Posted by rmcclub on 14th November 2010
Caption: 17639 Stéphane Bilodeau traveling by Black Hawk from Massum Ghar to Camp Nathan Smith, in Kandahar city.
Rewarding career in the Infantry
A/SLt 24498 Noelani Shore (RMC 2009)
Feeling the need for adventure, and with the possibility of traveling around the world, Major 17639 Stéphane Bilodeau (1991) decided to join the Collège militaire royal (CMR) de St-Jean during his second last year at high school, in Rouyn-Noranda, QC, his hometown.
“Being part of a great team and the opportunity to have new and interesting challenges were the main reasons that led me to join the CF and the Military College,” he said.
Maj Bilodeau experienced the esprit de corps of life at the college, and was part of the Broomball Rep team for two years. As a third year, he held the position of the CMR Band Drum-Major, and he also had the opportunity to lead Montcalm Squadron as the Cadet Squadron Training Officer (CSTO) and Cadet Squadron Senior (CSS) in his fourth year.
“CMR was a great and challenging experience on its own for me; a place where I could learn about myself, my strengths and my limitations, a place I could learn about the organization and its history, and also learn about my fellow buddies, how we can count on each other during good and challenging times. Also, we had great role models in the military staff, some great teachers at the académie that were able to open our minds and pass on their passion,” he said.
Learning how to manage his priorities was key for Maj Bilodeau, as there were so many activities going on at once. It was also important to learn to take the time to relax and have fun even when things got busy.
“‘Work hard – play hard’ was certainly a motto that resonated with all of us at the time.”
After graduating with a Bachelor degree in Military Studies and a minor degree in Military Psychology, Maj Bilodeau was posted to 3R22eR in Valcartier, QC, as an infantry platoon commander.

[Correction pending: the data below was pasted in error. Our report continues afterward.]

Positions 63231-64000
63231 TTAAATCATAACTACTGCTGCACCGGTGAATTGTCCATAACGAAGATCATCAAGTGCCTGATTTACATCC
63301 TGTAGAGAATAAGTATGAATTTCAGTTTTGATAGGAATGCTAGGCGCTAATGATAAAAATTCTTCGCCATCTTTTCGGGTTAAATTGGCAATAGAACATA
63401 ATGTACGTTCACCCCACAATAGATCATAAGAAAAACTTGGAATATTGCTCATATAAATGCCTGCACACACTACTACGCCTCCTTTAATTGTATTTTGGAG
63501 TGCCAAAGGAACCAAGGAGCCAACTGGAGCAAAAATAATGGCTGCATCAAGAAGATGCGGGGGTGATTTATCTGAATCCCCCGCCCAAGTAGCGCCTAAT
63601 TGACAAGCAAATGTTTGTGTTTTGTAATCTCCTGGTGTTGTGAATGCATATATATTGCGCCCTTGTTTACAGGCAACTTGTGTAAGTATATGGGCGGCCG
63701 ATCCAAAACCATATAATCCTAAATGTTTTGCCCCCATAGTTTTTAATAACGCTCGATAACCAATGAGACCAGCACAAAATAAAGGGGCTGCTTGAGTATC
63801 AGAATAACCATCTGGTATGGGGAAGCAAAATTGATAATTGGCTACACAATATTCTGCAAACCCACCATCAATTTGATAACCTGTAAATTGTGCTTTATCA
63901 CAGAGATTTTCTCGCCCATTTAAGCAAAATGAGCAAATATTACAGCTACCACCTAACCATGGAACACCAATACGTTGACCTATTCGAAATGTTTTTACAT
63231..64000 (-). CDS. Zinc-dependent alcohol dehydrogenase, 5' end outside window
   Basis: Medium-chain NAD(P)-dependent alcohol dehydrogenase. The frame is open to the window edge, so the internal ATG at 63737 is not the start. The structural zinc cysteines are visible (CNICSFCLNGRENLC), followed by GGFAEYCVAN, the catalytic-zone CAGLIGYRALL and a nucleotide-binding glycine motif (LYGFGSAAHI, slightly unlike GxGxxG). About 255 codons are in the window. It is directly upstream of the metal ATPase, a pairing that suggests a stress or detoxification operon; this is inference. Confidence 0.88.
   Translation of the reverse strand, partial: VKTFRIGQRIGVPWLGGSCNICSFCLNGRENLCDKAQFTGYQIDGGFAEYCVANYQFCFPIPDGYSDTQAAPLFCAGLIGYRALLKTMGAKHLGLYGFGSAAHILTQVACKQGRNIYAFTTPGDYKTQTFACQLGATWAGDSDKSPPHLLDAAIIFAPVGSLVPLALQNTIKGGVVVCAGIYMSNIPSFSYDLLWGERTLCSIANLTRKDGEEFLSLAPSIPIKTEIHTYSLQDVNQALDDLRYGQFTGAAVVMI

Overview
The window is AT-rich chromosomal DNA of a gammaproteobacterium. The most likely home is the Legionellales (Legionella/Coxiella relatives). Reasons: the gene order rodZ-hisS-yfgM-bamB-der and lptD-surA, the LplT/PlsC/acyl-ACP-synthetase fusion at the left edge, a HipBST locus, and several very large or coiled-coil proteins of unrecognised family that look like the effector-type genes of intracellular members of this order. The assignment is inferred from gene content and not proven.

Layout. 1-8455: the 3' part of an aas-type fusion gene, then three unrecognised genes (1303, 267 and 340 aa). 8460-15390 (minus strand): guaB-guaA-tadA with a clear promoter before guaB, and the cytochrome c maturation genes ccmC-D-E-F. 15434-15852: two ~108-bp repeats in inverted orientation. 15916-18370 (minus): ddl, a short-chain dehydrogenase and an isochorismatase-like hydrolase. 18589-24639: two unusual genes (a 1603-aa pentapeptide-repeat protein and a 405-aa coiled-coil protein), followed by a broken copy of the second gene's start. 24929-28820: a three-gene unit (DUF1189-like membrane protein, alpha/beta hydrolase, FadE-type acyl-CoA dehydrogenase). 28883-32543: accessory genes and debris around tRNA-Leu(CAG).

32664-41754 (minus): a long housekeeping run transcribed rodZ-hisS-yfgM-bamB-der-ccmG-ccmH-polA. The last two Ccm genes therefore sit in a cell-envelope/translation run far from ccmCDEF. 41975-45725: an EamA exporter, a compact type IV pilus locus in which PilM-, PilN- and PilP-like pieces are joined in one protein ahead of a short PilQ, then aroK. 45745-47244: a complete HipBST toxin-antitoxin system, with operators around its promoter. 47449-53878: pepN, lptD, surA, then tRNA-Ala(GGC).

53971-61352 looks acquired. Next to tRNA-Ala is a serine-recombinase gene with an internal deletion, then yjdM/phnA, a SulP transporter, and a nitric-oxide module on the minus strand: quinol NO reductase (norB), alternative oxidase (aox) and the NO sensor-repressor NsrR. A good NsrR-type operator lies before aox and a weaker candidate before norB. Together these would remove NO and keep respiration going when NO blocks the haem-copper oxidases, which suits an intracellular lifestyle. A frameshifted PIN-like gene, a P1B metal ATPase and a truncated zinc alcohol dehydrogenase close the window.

“It was a great posting to start my infantry career. I had a great team and a remarkable bunch of soldiers; we did many interesting live firing exercises and training at all levels (sub-unit to brigade level, and even at division level during RV 92),” he explained.
Maj Bilodeau put his training to use on a number of deployments around the world. He was a platoon commander in the Medak Pocket in Krajina from 1993-94; assisted in the 1998 OP RECUPERATION, the ice storm in Montreal and Montérégie; was the Battle Group anti-armour platoon commander on OP PALLADIUM with the Stabilization Force in Bosnia from 1999-2000; participated in OP NIJMEGEN in 2001; acted as the Liaison Officer between 3R22eR Battle Group and Kandahar Provincial Reconstruction Team with the International Security Assistance Force (ISAF) in Afghanistan from 2007-08; and was the Army Lessons Liaison Officer for the Land Component Command for the Olympics in 2010 on OP PODIUM.
“The most rewarding and valuable experiences for me in all operations were when I was either helping the Canadian population or the local population where we were deployed; the feeling of contributing and making the difference by our actions (i.e. providing security, providing human assistance and hope) was very rewarding. I’m happy to have been able to serve my country,” he said.
On his tour in Afghanistan, Maj Bilodeau worked as a Civil-Military Cooperation (CIMIC) operator for almost a month outside the wire.
“I was able to accomplish some valuable liaisons and build some relationships with the civilian population in order to help them, and also to gain their trust and their cooperation to improve their conditions, so they were supportive of our efforts,” he explained.
“Because of the complexity of this sensitive and high profile region, the dynamics of the local populations and its rich history, this part of the world fascinates me and I would like to contribute to the peace support effort,” he said.
After eight postings to four provinces, Maj Bilodeau has enjoyed the challenges from each posting. He is currently working in Kingston, ON, at the Army Lessons Learned Centre as an analyst.
“We collect, analyze, disseminate and track evolutions of key lessons identified and observations that are gathered in Land and CF Operations. Our mandate is to permit the Army to become a learning institution that is agile and able to adapt to the contemporary evolving operation environment. As you can imagine, our focus have been on OP ATHENA in Afghanistan over the past four years, but this past semester, we have also collected some lessons during OP HESTIA (Haïti – Human Assistance operation), OP CADENCE (CF support to G8 and G20) and during OP PODIUM, the CF support to the 2010 Olympics Games in Vancouver, where I had the privilege to serve,” Maj Bilodeau explained.
With a 19-year career in the Army, working as an infantry officer has been an incredible opportunity.
“Time flies so quickly, so it’s important to learn to live in the moment and appreciate all the dimensions and opportunities that you have. The importance to maintain balance between work and your loved ones is so critical to have a complete and a rewarding life. In the end, our most important resource in the CF remains our soldiers and people, so to the youngsters who just graduated from RMC, learn to take good care of them.”